The dowager Queen Visenya took over his care, and for a time he improved. And then, quite suddenly, he suffered a collapse when he learned that his son and daughter were besieged in Crakehall Castle, where they had taken refuge when their yearly progress was interrupted by the uprising against the throne. He died three days later, and like his father before him, was burned on Dragonstone, after the fashion of the Valyrians of old.
In later days, after Visenya’s death, it was suggested that King Aenys’s sudden demise was Visenya’s doing, and some spoke of her as a kinslayer and kingslayer. Did she not prefer Maegor over Aenys in all things? Did she not have the ambition that her son should rule? Why, then, did she tend to her stepson and nephew when she seemed disgusted with him? Visenya was many things, but a woman capable of pity never seemed to be one of them. It is a question that cannot be readily dismissed … nor readily answered.
The burning of the Sept of Remembrance. (illustration credit 40) M AEGOR I MAEGOR, THE FIRST of His Name, came to the throne after the sudden death of his brother, King Aenys, in the year 42 AC. He is better remembered as Maegor the Cruel, and it was a well-earned sobriquet, for no crueler king ever sat the Iron Throne. His reign began with blood and ended in blood as well. The histories tell us he enjoyed war and battle, but it is clear that it was violence he most craved—violence and death and absolute mastery over all he deemed his. What demon possessed him none could say. Even today, some give thanks that his tyranny was a short one, for who knows how many noble houses might have vanished forever simply to sate his desire?
It was said Aenys was an adequate sword and lance—capable enough not to disgrace himself, but little more. Maegor, on the other hand, was defeating hardened knights in the mêlée when he was all of three-and-ten, and quickly won renown in the royal tourney of 28 AC when he defeated three knights of the Kingsguard in succession in the lists, and went on to win the mêlée. He was knighted by King Aegon at six-and-ten, the youngest knight in the realm at that time.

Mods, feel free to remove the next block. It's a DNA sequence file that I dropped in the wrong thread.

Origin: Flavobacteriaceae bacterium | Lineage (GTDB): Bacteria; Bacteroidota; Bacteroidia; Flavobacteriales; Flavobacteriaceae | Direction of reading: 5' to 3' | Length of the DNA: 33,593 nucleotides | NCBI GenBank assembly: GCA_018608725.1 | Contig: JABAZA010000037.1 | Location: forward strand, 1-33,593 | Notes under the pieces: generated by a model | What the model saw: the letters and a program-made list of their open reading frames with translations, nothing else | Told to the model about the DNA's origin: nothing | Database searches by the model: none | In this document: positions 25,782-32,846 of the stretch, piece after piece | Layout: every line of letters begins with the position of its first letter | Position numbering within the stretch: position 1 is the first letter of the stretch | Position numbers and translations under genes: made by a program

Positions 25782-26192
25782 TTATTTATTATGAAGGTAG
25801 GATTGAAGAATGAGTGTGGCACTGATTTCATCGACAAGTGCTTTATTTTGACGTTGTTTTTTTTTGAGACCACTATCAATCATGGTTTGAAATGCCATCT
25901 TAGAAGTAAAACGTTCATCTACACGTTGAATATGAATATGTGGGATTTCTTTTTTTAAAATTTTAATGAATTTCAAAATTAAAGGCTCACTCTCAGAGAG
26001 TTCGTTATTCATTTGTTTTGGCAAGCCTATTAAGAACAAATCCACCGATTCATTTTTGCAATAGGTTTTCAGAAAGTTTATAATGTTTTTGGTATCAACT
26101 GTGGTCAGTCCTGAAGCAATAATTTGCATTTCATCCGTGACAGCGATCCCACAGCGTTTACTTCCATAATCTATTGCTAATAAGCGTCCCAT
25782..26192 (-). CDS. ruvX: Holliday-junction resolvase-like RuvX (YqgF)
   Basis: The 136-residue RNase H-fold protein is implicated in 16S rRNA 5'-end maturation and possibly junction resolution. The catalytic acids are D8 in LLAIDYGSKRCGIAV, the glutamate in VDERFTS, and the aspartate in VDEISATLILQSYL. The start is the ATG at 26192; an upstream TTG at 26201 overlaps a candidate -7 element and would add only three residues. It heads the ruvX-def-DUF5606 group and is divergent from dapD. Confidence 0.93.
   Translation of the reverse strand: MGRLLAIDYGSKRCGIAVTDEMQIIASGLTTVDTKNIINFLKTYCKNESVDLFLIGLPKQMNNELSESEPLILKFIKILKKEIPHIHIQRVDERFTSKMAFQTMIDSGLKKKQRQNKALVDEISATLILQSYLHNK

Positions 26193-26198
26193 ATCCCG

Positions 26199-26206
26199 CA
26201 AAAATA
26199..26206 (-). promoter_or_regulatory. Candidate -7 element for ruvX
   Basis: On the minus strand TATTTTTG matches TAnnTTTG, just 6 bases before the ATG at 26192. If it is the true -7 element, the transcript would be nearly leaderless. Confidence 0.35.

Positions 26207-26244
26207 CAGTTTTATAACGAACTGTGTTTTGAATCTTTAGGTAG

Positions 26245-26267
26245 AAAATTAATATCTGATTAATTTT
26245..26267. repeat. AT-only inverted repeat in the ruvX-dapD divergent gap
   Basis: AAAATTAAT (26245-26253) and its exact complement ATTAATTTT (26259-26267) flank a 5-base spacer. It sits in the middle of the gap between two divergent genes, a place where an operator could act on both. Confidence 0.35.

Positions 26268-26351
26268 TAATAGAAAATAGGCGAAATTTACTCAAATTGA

No sooner had Aenys been buried than Visenya mounted Vhagar and flew east to Pentos, to recall her son Maegor to the Seven Kingdoms following his exile. Maegor flew back across the narrow sea with Balerion, staying at Dragonstone for long enough to be crowned with his father’s Valyrian steel crown instead of his brother’s more ornate one.
Grand Maester Gawen protested, noting that, by the laws of inheritance, Prince Aegon, Aenys’s eldest son, should be king. Maegor’s response was to declare the maester a traitor, sentence him to death, and take his head with a single swing of Blackfyre. After that, few others dared to support Aegon’s claim. Ravens flew, declaring that a new king had been crowned—one who would treat his loyal supporters justly and bring a traitor’s death to those who opposed him.
Chief among Maegor’s foes were the Faith Militant—the orders of the Warrior’s Son and the Poor Fellows—and his war against them provided a constant backdrop to his reign. In King’s Landing, the militant orders had seized hold of the Sept of Remembrance and the half-built Red Keep. But Maegor flew straight into the city, fearless upon Balerion, and raised the red dragon of House Targaryen on Visenya’s Hill to rally men to him. Thousands joined him.